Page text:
Evans SPH 4U1

Unit 6: Electricity

Note 5: Electric Potential

Reference: Chapter 7.4

Electric Potential Energy, Ee:

Recall: The magnitude of the force of gravity between any 2 masses is and

the gravitational potential energy between any 2 masses is    (if the zero value of Eg is chosen as when the 2 masses are infinitely apart)

Similarly, electric potential energy stored in the system of 2 charges, q1 and q2 is .

~ If q1 and q2 are opposite charges, they attract, and Ee is negative (as in the gravitational case when the masses attract).

~ If q1 and q2 are similar charges, they repel, and Ee is positive (i.e. energy is stored by moving them closer together).

~ The zero level of electrical potential energy is approached as the separation of the charges approaches infinity.

~ Scalar quantity measured in joules

Electric Potential, V:

~  the electric potential energy per unit positive charge (not to be confused with Electrical Potential Energy, Ee)

~ Scalar quantity

~ One volt is the electric potential when one joule of work is done in moving a charge of 1 coulomb from infinity to that point.

~ The electric potential of a charge at a point is the work done in bringing a positive charge from infinity to the point.

~ The electric potential at a point due to several point charges is the sum of the electric potentials at that point due to each charge.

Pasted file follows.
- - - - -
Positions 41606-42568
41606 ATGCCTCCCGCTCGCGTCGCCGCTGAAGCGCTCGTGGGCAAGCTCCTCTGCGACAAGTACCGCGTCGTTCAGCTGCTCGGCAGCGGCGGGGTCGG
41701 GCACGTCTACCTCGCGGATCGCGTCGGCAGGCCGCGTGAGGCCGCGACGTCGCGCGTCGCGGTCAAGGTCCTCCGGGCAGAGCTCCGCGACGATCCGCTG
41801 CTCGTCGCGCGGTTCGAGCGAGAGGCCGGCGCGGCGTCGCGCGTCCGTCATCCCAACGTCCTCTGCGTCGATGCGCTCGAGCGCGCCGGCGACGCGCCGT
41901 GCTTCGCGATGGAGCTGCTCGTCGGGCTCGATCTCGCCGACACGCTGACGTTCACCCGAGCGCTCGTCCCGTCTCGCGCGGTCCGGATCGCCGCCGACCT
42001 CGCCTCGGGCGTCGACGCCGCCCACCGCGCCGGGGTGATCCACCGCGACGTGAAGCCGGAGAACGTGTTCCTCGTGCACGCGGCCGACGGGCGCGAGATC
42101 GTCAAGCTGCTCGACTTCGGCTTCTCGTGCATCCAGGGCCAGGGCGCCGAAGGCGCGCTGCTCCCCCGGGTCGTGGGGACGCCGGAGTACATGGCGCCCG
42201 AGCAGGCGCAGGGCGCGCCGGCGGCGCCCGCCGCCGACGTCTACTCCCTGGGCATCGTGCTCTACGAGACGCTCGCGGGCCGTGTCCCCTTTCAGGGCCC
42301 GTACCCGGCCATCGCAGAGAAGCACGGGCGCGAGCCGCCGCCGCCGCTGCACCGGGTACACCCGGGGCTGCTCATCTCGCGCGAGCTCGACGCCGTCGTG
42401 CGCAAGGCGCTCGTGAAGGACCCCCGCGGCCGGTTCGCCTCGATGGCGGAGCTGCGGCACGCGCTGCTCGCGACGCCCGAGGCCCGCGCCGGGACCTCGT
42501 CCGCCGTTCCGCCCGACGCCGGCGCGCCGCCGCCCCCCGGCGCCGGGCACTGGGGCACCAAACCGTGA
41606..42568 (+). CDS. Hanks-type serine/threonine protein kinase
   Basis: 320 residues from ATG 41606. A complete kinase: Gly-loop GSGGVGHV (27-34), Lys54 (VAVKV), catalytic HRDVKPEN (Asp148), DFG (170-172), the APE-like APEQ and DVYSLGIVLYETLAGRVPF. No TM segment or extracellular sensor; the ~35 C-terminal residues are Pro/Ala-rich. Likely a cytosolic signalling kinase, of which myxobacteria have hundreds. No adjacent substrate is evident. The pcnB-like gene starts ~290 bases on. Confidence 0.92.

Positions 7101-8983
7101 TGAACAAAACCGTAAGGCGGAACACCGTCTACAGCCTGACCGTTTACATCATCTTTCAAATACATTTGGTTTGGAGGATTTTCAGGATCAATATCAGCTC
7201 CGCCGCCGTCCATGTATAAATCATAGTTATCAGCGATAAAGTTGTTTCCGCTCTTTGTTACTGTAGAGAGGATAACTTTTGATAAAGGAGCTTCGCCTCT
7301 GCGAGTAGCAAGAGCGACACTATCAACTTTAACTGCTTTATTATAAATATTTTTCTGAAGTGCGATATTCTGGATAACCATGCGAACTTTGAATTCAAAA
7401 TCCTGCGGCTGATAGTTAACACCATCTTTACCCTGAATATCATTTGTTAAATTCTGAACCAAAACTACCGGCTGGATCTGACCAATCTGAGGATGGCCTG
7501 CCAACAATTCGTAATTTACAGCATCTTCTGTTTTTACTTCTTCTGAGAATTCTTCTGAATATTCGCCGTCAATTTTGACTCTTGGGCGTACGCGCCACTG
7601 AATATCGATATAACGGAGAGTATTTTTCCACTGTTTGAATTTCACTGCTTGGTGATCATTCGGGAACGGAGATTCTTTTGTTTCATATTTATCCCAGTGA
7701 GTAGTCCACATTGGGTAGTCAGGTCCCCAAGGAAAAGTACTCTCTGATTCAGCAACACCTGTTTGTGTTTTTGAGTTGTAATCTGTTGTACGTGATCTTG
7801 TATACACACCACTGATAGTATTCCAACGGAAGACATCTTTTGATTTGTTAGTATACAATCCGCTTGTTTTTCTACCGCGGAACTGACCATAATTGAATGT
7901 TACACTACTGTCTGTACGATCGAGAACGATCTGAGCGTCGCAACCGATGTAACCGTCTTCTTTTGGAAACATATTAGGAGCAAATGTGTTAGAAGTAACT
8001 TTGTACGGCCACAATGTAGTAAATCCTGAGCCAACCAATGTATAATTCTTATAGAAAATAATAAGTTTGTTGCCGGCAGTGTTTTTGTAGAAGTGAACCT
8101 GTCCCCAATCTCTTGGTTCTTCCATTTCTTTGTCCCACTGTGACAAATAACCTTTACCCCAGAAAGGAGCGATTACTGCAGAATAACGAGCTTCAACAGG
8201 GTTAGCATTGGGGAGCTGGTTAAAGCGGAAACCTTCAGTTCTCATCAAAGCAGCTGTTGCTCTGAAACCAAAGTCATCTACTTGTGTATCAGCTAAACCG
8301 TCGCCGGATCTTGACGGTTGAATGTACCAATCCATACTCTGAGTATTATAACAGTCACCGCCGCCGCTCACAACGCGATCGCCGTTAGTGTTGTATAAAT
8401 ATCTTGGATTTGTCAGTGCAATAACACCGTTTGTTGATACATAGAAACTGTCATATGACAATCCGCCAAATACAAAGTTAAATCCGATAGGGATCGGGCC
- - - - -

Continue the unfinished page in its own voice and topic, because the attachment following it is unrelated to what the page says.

Units are Volts (joules/coulomb)

Example:

Two charges 5.4 x10-7C and 3.6 x 10-7C are 36 cm apart. What is the electric potential midway between these charges? (4.5 x 104 J/C)

Change in Electric Potential Energy (Work):

In moving a charge from point A to point B the work done will be equal to the change in electric potential energy

Change in Electric Potential Energy Between 2 Parallel Plates:

Often we will be interested in the potential difference between 2 points in a uniform electric field (between parallel plates).

Note: From the + plate to the - plate we have a decreasing potential. From the - plate to the + plate we have an increasing potential.

Recall:     and therefore

**

**Note that we can only use this in cases where the Electric Field is constant over a distance such as in our case of parallel plates where it is a uniform electric field.. We can not use it for point charges where the charge is being moved through a distance where the Electric Field can vary.

(this is similar to using mgh near the earth's surface but not at farther distances)

Now using substitution:

Example:

In the diagram (see blackboard), sphere A has a charge of 3.0 x 10-5C and sphere B has a charge of -2x10-5 C. They are placed 160cm apart.  Point P is 20 cm from A and point M is midway between the two charges.

Find:

a) the electric potential difference between M and P. (-1.1 x 106 volts)

b) the work done in moving a charge of 2.0 x 10-8 C from P to M. (-2.2 x 10-2 J)

Text Questions:

Page 354 #'s1-4 (warm up questions)

Page 358 Practice Question #6

Page 358-359 #'s 7-9